1. An award-winning contemporary home in Bath
Prospect House is a unique contemporary property on Sion Hill - a sought after location described by the Daily Telegraph in their commuters guide as "the most desirable" in Bath. Originally built in 1985, the house was recently remodelled by award winning architects Dow Jones and enjoys spectacular views over Bath. There are four bedrooms, three living rooms, a kitchen and utility area, three bath/shower rooms, an office /studio annexe and a large double garage.
- The remodelled house has been heavily insulated and 'wrapped' in chocolate brown zinc.
- It provides a modern low energy home with flexible living space - sliding doors between each room allow you to change the use of each space.
- The kitchen area has polished concrete flooring and the floors in the living areas are fitted with solid American white oak with under floor heating.
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2. Oscar Wilde's former London home
This flat in the heart of Old Chelsea between the Kings Road and the River Thames, was once the home of Oscar Wilde. He lived here between 1884 and 1895 and wrote much of his most famous work in the flat's bedroom which was originally his library. Back then the house's interior decor caused quite a stir and was dubbed by the press as "The House Beautiful". The brocades chosen by Oscar's wife Constance and the Venetian studies by Whistler that once lined the walls are long gone but you do get a blue plaque.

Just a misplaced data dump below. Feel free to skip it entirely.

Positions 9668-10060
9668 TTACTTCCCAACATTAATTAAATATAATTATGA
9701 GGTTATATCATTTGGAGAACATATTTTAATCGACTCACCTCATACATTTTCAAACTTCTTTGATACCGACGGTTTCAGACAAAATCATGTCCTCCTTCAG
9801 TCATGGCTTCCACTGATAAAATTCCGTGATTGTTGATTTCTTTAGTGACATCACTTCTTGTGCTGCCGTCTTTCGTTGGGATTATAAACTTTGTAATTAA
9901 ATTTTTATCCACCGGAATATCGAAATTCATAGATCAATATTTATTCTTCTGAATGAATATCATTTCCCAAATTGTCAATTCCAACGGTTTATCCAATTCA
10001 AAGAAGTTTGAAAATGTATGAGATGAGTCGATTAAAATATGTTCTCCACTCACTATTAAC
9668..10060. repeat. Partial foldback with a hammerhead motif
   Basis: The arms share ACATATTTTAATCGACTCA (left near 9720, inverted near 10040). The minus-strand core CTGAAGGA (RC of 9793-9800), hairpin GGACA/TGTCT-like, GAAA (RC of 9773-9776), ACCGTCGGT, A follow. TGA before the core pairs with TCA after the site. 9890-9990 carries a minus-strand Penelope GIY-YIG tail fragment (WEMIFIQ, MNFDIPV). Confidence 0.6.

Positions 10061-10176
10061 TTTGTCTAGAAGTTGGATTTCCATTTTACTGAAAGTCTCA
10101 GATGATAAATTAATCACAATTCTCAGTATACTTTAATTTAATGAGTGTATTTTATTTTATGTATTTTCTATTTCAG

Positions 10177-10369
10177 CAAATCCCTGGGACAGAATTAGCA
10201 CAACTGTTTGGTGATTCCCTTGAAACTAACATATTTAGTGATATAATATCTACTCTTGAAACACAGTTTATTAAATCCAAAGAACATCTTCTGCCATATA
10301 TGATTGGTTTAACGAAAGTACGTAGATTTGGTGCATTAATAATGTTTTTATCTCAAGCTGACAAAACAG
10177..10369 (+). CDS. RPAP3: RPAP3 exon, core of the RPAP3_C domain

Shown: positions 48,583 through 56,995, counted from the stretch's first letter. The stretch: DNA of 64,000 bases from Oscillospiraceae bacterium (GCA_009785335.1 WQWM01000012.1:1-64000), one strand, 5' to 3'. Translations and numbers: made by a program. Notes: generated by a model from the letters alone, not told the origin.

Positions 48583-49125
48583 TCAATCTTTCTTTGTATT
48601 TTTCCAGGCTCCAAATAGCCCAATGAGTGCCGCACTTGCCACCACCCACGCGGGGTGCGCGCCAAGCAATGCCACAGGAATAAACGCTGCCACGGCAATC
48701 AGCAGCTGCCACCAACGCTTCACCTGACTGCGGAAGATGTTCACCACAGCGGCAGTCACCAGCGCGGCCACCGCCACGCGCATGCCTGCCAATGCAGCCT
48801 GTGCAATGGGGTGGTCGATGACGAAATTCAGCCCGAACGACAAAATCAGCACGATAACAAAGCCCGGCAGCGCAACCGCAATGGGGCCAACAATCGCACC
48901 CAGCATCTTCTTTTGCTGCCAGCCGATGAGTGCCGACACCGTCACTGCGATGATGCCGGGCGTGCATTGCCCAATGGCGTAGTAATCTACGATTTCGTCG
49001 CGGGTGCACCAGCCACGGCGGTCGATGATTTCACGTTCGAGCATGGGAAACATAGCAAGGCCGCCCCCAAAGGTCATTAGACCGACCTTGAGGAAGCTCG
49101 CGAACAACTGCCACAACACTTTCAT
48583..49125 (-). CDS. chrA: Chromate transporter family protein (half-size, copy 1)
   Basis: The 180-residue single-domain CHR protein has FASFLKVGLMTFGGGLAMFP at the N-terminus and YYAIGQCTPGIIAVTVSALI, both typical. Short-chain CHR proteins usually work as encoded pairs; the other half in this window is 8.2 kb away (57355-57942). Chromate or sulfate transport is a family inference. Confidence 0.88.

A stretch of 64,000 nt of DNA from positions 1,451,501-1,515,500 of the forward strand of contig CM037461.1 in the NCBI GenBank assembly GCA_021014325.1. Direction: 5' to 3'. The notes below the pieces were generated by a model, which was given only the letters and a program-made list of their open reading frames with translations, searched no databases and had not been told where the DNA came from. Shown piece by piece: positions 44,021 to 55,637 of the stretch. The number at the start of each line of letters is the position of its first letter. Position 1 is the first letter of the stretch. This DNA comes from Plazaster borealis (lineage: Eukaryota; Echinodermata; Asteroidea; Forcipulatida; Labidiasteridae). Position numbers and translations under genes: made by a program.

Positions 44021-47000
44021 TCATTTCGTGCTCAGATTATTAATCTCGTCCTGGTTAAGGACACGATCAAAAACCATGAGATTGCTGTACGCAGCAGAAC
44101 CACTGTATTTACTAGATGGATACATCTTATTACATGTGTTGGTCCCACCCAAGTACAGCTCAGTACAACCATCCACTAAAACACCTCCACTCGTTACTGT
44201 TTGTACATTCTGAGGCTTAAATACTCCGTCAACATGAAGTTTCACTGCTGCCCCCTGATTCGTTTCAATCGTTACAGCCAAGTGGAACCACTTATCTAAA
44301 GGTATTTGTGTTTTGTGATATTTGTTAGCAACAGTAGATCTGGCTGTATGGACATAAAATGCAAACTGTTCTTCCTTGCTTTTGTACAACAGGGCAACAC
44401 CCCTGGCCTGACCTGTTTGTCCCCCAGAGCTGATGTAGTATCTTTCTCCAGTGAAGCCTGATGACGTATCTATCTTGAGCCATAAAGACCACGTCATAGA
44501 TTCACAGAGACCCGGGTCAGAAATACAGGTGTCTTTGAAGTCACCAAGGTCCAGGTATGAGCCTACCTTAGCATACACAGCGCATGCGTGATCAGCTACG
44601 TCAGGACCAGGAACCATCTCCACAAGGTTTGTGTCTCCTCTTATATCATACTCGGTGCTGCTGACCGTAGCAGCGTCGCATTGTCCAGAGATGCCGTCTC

- A well laid out flat with an open plan kitchen and elegant reception room.
- High ceilings.
- It has recently undergone an extensive renovation that has been carried out with sensitivity to the history of the building.
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3. A Scottish country estate and mansion house designed by Robert Adam
Located near the Moray Firth coast, Letterfourie is a country estate consisting of a historically important 11 bedroomed Adam mansion house surrounded by gardens, woodland and agricultural land. The estate's sixth laird, James Gordon, commissioned the Scottish architect Robert Adam to design the house, which was constructed in 1772. It was the first house Adam built in Scotland after returning from his 'Grand Tour'.
- The property is unmodernised and retains most of its original features.
- It has four principle reception rooms, complete with traditional decor details like chinoserie wallpaper and tartan curtains.
- It's described in Country Houses of Scotland as "a small three bay fronted mansion of a restrained and dignified air" and Adam's drawings for Letterfourie are held in Sir John Soane's Museum in London.
In association with Savills